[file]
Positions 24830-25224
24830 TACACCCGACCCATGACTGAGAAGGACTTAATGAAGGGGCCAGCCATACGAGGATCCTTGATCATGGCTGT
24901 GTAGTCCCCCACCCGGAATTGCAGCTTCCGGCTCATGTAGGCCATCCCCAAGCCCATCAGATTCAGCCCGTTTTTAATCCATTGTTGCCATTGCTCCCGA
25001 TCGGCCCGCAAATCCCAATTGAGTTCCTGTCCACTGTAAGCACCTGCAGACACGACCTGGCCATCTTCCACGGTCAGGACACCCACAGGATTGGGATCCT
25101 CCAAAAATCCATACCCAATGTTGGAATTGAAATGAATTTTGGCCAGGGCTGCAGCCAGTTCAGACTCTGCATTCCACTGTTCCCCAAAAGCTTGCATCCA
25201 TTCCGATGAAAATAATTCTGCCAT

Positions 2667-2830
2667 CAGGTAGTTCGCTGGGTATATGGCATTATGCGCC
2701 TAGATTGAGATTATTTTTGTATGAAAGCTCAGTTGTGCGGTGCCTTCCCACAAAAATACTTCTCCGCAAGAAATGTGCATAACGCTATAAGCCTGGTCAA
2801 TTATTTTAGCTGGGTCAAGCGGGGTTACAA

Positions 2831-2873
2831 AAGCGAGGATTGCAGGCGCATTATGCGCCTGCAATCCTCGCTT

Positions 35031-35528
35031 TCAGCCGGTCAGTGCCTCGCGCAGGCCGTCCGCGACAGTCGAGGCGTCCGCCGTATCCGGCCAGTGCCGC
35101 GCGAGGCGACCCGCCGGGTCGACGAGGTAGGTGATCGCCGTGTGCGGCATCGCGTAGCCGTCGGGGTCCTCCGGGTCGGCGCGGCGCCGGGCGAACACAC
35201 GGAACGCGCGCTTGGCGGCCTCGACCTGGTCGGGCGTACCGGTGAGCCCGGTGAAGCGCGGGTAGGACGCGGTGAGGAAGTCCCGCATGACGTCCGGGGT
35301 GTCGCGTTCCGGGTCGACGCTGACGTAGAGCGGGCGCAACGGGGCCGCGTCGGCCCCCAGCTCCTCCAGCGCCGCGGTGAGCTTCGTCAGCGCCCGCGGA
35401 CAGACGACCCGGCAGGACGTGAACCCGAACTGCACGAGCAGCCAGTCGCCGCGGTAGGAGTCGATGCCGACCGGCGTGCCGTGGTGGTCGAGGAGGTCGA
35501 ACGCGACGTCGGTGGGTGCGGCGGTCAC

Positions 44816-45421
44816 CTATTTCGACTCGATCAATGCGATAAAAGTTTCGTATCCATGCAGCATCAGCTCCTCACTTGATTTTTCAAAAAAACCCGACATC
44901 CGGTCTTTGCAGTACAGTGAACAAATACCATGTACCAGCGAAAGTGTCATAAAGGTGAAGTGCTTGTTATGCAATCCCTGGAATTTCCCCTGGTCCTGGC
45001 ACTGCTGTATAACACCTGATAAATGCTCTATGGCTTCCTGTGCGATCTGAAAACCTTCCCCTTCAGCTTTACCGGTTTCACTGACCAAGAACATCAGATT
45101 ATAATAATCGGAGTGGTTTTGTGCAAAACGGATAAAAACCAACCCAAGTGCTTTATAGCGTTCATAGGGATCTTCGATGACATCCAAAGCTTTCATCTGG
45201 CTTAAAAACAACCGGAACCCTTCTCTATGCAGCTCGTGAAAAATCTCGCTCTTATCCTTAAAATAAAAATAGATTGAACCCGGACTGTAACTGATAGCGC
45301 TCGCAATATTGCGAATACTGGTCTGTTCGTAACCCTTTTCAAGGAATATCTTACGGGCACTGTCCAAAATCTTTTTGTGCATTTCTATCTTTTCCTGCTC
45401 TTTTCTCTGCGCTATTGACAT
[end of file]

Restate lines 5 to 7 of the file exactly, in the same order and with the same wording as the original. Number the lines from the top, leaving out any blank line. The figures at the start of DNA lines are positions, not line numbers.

25101 CCAAAAATCCATACCCAATGTTGGAATTGAAATGAATTTTGGCCAGGGCTGCAGCCAGTTCAGACTCTGCATTCCACTGTTCCCCAAAAGCTTGCATCCA
25201 TTCCGATGAAAATAATTCTGCCAT

Positions 2667-2830